Each year, the UK uses over five million tonnes of plastic, and the construction industry accounts for nearly a quarter of that. As fossil fuels deplete and our plastic waste rapidly increases, the construction industry needs to significantly reduce its reliance on plastics. James Ayres of Lime Green Products Ltd, discusses how we can reduce plastics in construction and makes predictions for its future in the industry.
Over recent years, the negative impacts of plastic waste on our environment has been widely discussed. Globally, there has been an effort to reduce the use of single-use plastics and increase the use of bioplastics, recycled plastics or recyclable plastics. As a result, an environmental spotlight has been placed on the UK construction industry, which produces a shocking 50,000 tonnes of plastic waste each year. Much of this waste is incinerated, releasing toxic fumes into the environment, and around 40% is sent to landfill as it cannot be recycled.
This incredible amount of plastic waste is making it both urgent and crucial for the construction industry to take key steps in reducing its use of plastics.
Existing targets and guidance
In 2018, the UK government introduced the policy A Green Future: Our 25 Year Plan to Improve the Environment, with the ambition to eliminate all avoidable plastic waste by 2042. The plan involved extending supplier responsibility, possible bans on certain materials, additional research and development, and greater recycling efforts.
The Resources and Waste Strategy, published in 2018, is the blueprint for eradicating all avoidable plastic waste over the 25 year plan.
How can we reduce the use of plastics in construction?
- Design with the circular economy in mind – during the design process, consider how materials will be disposed of. This could involve thinking about waste from packaging and drawing from your waste management plan. It could also involve considering how building materials comprising plastic will be disposed of once they come to the end of their lifecycle in years to come. For example, petroleum based insulation systems, such as polyurethane foam products, are very challenging to dispose of. However, natural insulation systems, such as those made up of woodfibre and lime render have much simpler and greener end of life disposal options.
- Use alternatives to plastics – wherever possible, try to use sustainable materials which can be easily disposed of. This may include using sustainable materials in the construction itself, such as lime, woodfibre or wood. For packaging, it could involve opting for a product which is packaged in recycled or recyclable materials, rather than single-use plastic.
- Dispose of waste well – waste is inevitable on any building site. However, how you dispose of that waste can either support or damage the environment. Be sure to recycle whatever can be recycled. If you’re unsure, you can contact suppliers to find out whether materials can be recycled, and they may even be happy to collect any waste to dispose of it themselves. If materials can’t be recycled, send them to a licensed waste management contractor, as they will know the best way to dispose of any unrecyclable waste.
You could even create a waste management plan, which will not only reduce your environmental impact, but it could result in significant cost savings too.
What are the benefits of minimising plastic use?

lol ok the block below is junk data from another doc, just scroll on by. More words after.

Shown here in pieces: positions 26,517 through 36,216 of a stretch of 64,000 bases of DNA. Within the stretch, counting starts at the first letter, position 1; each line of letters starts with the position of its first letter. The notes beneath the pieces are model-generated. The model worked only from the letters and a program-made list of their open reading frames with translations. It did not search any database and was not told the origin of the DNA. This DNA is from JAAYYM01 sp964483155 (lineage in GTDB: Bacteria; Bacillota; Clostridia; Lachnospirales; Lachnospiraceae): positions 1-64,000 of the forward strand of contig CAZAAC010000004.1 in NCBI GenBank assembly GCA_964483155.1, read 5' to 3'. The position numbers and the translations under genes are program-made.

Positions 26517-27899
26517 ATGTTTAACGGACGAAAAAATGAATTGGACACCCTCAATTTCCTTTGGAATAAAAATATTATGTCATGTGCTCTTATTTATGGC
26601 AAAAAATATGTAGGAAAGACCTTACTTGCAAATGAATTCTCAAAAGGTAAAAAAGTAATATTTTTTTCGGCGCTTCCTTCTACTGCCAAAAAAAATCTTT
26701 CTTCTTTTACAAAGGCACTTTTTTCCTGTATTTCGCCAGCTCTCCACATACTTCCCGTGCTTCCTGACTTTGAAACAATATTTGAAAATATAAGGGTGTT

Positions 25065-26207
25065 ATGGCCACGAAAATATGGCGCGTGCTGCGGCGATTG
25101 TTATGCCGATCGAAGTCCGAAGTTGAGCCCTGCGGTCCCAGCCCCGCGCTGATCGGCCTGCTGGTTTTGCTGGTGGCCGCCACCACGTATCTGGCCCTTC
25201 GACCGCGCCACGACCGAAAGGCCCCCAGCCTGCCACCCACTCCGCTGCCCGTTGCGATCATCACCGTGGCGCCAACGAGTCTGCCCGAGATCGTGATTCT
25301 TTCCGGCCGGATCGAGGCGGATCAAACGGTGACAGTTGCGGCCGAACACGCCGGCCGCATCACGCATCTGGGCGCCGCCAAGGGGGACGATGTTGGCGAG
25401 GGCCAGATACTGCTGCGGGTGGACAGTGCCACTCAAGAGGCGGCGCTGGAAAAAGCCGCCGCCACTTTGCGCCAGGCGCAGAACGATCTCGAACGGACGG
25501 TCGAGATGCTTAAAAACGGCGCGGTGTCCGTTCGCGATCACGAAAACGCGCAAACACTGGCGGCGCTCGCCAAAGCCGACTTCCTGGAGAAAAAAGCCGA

- Natural alternatives are healthy in use and disposal – natural alternatives to plastic can be easily disposed of and often naturally biodegrade over time. They are made up of safe and healthy polymers, meaning they don’t release toxic fumes into our atmosphere during use or disposal.
- Natural alternatives do not compromise strength – the easy disposal of natural material does not compromise their strength and durability, as many benefit from the same strength, rigidity and weather-resistance of plastics.
- Protect our fossil fuel supplies – plastics use fossil fuels, which are depleting at an alarming rate. By using alternatives to plastics, we can reduce our fossil fuel consumption.
- Reduce toxic fumes in our atmosphere – with many plastics being incinerated at the end of their lifecycle, minimising plastic waste in construction can help to reduce the amount of toxic fumes and carbon emissions released into our atmosphere.
- Minimise plastic waste in our landfills – disposing of plastics effectively or recycling them can decrease the amount of the material that is sitting in our landfills.
What will the future look like for plastics
- Development of hybrid materials – although it may not be possible to entirely remove plastics in construction, we may begin to see the emergence of hybrid materials, comprising around 95%+ natural materials and a small quantity of plastics.
- Healthy plastics will find their place in construction – it’s likely that plastics will be developed to a point where they are sustainable for use within construction. This could include the development of plastics to ensure they are 100% recyclable or the more frequent use of repurposing plastics for alternative uses, such as plastic roads or plastic concrete.
- Emergence of more bioplastics – there is already a growing interest in biobased plastics, which are generally used in packaging. These plastics contribute to lower greenhouse gas emissions and reduce demand for fossil fuels. It’s likely that the construction industry will develop alternative bioplastics or adopt their use for the packaging of construction materials.
For more information about how you use natural alternatives to plastic in construction, visit http://bit.ly/lime-green-products-ltd or call 01952 728 611.
James Ayres is co-founder and operations director at Lime Green Products Ltd